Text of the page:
a hierarchy of clusters, which is used for identifying and presenting the

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interrelationships (similarities) between multiple properties in form of dendrograms


(Manly, 1994). PCE, or so-called principal component regression, is a biased
regression method based on principal component analysis (PCA) for handling the
collinear modelling problem among multi-dimensional variables (Massy, 1965;
Aguilera et al., 2006). Although these two methods have been frequently applied in
environmental science (Saleh et al., 2008; Sautot et al., 2015), agriculture (Chen et
al., 2015; Zafiriou et al., 2015), biomedical (Schumann et al., 2013), only a handful

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literatures focus on plastic engineering or manufacturing applications are found


(Yang and Gao, 2006; Park et al., 2015) and none of them is involving recycled
plastic. In our previous works (Gu et al., 2014; Gu et al., 2016), HCA was used for
preliminary analysis of the tested properties while PCA were used for evaluating the
performance of composites. Yet, both HCA and PCE are never being applied in the

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field of composite design.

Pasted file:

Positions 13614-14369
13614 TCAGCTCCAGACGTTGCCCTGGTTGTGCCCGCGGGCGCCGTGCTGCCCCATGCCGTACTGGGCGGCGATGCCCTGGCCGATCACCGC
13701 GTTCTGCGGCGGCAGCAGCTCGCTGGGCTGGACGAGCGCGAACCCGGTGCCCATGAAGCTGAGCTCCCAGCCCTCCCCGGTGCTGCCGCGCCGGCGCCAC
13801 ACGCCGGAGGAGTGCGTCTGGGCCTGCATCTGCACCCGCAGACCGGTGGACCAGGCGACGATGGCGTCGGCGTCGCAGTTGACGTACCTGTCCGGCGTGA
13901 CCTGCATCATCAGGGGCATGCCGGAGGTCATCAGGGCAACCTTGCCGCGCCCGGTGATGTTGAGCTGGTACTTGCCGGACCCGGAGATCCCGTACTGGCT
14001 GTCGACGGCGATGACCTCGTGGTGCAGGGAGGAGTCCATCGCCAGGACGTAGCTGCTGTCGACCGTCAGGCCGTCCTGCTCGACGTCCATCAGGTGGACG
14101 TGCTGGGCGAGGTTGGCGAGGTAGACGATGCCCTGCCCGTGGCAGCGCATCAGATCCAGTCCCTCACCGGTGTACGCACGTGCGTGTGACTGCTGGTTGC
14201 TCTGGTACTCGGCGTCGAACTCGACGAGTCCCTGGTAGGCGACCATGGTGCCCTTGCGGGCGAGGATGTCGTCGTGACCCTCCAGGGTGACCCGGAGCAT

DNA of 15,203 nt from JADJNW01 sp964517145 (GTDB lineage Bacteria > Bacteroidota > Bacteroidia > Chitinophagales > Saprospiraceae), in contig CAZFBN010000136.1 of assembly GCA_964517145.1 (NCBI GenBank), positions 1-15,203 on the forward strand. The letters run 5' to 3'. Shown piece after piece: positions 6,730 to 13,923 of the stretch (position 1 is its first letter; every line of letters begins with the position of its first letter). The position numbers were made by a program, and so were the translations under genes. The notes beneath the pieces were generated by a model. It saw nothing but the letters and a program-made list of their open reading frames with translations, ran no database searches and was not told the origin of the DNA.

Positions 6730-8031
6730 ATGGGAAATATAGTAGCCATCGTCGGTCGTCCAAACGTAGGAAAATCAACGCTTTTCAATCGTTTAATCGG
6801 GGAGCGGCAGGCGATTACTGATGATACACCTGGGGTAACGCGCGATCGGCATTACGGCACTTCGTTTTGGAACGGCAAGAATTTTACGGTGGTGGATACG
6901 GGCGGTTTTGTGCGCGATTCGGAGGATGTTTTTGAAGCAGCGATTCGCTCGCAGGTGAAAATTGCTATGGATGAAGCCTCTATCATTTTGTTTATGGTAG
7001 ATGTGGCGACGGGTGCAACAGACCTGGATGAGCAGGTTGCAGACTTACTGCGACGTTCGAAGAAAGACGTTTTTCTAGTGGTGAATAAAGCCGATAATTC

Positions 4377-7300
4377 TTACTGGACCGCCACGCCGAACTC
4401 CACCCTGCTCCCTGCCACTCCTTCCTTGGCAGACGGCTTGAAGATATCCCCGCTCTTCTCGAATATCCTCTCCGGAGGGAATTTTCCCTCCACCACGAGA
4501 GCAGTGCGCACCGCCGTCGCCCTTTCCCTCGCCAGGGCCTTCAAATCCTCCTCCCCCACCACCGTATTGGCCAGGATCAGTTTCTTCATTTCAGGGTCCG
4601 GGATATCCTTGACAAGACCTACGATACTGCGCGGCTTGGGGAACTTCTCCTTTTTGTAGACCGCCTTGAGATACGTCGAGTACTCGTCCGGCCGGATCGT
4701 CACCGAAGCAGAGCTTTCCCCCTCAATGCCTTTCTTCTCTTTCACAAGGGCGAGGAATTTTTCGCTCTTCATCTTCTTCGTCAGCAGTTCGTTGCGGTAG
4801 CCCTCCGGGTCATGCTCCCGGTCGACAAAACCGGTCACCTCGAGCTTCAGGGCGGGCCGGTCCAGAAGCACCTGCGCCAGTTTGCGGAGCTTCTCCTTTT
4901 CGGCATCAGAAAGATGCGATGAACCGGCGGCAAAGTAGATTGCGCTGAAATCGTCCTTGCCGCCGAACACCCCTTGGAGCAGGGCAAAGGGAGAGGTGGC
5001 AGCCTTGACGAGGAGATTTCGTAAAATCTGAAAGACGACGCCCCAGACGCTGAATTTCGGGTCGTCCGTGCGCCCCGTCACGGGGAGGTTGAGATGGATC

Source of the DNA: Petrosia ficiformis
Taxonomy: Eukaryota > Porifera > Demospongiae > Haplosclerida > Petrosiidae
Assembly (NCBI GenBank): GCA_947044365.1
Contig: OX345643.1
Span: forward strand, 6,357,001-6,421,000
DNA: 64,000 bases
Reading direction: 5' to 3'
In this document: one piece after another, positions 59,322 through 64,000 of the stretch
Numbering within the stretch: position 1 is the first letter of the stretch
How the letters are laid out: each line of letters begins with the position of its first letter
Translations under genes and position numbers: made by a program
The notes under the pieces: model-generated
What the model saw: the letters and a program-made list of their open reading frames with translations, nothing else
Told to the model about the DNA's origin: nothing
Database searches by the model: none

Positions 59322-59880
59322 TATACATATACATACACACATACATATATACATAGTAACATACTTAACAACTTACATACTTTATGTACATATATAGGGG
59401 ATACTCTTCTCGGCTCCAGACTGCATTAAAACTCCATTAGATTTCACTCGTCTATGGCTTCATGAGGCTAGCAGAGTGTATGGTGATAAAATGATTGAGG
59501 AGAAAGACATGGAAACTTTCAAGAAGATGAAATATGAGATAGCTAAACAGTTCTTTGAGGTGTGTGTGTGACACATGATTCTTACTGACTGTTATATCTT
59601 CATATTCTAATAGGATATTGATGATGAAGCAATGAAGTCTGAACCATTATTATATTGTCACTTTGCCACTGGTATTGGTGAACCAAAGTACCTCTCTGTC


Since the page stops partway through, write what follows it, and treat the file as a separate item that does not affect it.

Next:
In this study, the combined method is proposed with the aim of designing suitable

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composites based on recycled materials for demanding industrial applications. In


this method, HCA is used for analysis and to reduce the number of the requirements
for the automobile applications. PCE is used to analysis the effects of each
composition in the materials and to obtain linear regression model, then
multi-objective linear programming is performed to find composites meet multiple
requirements. The requirements of the selected automobile parts were obtained
and used as objectives for composite design. Virgin and recycled polypropylene (PP)
were used as base materials; talcum powder (talc), organically modified
montmorillonite (OMMT) and maleic anhydride grafted polypropylene (MAPP) were
used as additives. The initial compositions were selected by the proposed rules, and
their mechanical and rheological properties, and thermal stability were tested
accordingly. Based upon the experimental results, the number of requirements was
reduced by HCA and the effects of each component were modelled. Design of

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composites was carried out based upon the models for satisfying both technical
requirements and minimum material cost criteria. A verification testing set was
carried out to prove the effective of the proposed method. By the utilisation of this
method, the use of recycled plastic can be extended to production of high-value
products, which will promote the overall recycling rate of plastic scrap and reduce
environmental impact resulting from landfill or combustion. The schematic diagram
of the method proposed in this study is shown as Fig.1. The proposed formula

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design method is a multi-objective optimisation approach which aims at promoting